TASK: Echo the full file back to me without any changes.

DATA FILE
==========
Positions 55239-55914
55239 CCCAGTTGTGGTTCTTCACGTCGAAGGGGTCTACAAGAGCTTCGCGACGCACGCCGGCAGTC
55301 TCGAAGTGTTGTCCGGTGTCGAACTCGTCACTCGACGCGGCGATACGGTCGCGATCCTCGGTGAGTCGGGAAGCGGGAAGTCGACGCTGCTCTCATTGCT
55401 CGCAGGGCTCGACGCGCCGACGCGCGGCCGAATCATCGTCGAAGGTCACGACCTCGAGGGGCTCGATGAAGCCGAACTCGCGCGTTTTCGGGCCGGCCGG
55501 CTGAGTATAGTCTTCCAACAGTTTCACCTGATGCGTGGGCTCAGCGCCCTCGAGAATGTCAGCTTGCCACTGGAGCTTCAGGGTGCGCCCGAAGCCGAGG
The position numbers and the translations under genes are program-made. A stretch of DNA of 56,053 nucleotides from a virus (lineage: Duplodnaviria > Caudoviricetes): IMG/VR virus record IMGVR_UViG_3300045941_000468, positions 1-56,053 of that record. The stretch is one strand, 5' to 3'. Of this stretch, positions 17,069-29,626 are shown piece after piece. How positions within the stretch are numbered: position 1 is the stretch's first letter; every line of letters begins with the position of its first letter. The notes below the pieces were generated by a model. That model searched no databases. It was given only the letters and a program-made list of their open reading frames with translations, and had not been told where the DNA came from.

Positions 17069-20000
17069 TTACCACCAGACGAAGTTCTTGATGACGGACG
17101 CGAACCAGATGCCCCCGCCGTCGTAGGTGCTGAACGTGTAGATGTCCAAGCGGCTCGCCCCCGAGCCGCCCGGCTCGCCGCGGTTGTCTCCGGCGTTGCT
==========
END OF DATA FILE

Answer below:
Positions 55239-55914
55239 CCCAGTTGTGGTTCTTCACGTCGAAGGGGTCTACAAGAGCTTCGCGACGCACGCCGGCAGTC
55301 TCGAAGTGTTGTCCGGTGTCGAACTCGTCACTCGACGCGGCGATACGGTCGCGATCCTCGGTGAGTCGGGAAGCGGGAAGTCGACGCTGCTCTCATTGCT
55401 CGCAGGGCTCGACGCGCCGACGCGCGGCCGAATCATCGTCGAAGGTCACGACCTCGAGGGGCTCGATGAAGCCGAACTCGCGCGTTTTCGGGCCGGCCGG
55501 CTGAGTATAGTCTTCCAACAGTTTCACCTGATGCGTGGGCTCAGCGCCCTCGAGAATGTCAGCTTGCCACTGGAGCTTCAGGGTGCGCCCGAAGCCGAGG
The position numbers and the translations under genes are program-made. A stretch of DNA of 56,053 nucleotides from a virus (lineage: Duplodnaviria > Caudoviricetes): IMG/VR virus record IMGVR_UViG_3300045941_000468, positions 1-56,053 of that record. The stretch is one strand, 5' to 3'. Of this stretch, positions 17,069-29,626 are shown piece after piece. How positions within the stretch are numbered: position 1 is the stretch's first letter; every line of letters begins with the position of its first letter. The notes below the pieces were generated by a model. That model searched no databases. It was given only the letters and a program-made list of their open reading frames with translations, and had not been told where the DNA came from.

Positions 17069-20000
17069 TTACCACCAGACGAAGTTCTTGATGACGGACG
17101 CGAACCAGATGCCCCCGCCGTCGTAGGTGCTGAACGTGTAGATGTCCAAGCGGCTCGCCCCCGAGCCGCCCGGCTCGCCGCGGTTGTCTCCGGCGTTGCT